Mr Lesh said that with many of the developments in technology and automation in the SMSF space, it will become increasingly difficult for advisers and accountants to demonstrate their relevance.
“The ability for a fund or SMSF to be almost fully automated will certainly be here in a couple of years from now – it’s getting closer and closer and it’s not going to matter what kind of assets clients have [in their SMSF],” said Mr Lesh.
SMSF accountants and advisers need to be performing more of a strategic advice role instead and consider what they can provide to clients to help build their super, he said.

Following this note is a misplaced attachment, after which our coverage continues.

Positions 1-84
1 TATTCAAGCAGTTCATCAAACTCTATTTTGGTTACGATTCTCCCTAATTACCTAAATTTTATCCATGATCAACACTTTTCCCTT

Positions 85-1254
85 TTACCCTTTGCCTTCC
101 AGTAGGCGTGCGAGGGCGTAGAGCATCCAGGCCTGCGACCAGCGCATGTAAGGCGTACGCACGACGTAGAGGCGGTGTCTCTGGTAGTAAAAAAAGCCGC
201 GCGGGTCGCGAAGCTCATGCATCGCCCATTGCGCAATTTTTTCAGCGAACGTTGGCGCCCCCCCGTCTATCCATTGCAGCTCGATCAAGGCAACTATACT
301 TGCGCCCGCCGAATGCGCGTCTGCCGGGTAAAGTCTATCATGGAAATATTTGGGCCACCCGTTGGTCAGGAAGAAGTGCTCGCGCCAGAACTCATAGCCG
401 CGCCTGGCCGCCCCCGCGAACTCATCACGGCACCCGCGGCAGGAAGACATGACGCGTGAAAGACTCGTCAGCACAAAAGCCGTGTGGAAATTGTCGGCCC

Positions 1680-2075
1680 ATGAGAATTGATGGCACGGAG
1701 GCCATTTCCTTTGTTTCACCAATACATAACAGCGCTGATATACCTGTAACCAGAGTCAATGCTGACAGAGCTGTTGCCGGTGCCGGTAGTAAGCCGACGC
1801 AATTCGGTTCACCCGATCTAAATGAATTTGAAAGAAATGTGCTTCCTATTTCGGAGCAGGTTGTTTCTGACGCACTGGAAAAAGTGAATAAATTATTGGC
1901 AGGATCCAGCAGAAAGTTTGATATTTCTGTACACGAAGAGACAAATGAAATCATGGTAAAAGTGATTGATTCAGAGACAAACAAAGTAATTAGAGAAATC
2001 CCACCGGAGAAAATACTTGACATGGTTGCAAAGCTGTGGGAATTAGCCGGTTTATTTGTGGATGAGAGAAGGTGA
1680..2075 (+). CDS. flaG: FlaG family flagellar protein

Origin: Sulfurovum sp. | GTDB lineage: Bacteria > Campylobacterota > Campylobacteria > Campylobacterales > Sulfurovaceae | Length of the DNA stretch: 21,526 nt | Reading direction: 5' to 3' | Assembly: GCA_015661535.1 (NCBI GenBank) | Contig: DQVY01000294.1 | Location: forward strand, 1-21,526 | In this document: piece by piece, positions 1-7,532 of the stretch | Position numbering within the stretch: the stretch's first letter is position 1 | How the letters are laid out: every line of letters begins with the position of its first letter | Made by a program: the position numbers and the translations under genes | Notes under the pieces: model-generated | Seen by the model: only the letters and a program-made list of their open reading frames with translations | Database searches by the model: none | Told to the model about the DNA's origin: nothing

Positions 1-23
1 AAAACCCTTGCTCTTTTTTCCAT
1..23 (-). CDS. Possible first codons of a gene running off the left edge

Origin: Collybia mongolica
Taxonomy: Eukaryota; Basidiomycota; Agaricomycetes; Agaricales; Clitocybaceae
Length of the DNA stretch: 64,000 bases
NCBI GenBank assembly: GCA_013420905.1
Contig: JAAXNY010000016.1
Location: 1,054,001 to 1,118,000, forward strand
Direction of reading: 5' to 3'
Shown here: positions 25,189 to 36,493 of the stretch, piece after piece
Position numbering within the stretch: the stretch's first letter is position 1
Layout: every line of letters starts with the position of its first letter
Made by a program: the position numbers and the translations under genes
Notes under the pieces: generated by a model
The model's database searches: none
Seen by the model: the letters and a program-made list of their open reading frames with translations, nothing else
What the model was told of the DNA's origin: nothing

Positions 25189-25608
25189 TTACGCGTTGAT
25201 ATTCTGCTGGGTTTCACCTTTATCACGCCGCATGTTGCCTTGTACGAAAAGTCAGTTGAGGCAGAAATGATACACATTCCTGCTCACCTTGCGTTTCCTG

“At the moment, the role of [accountants and advisers] seems to be more focused on doing administration and maybe offering a bit of advice here and there along the way,” he said.
“I think their whole role is going to change because they’re really going to have to prove their relevance.”
Mr Lesh said in around 12 months’ time there are likely to be tools to help people invest and allow SMSF trustees to follow the most successful investors.
“Advisers are going to have to be able to say I can help you more than these tools can help you,” he said.
“[SMSF practitioners] need to forget about product advice and buying this share or that share; it’s all about putting together a strategy for an SMSF to follow and I think that’s where they can be important.”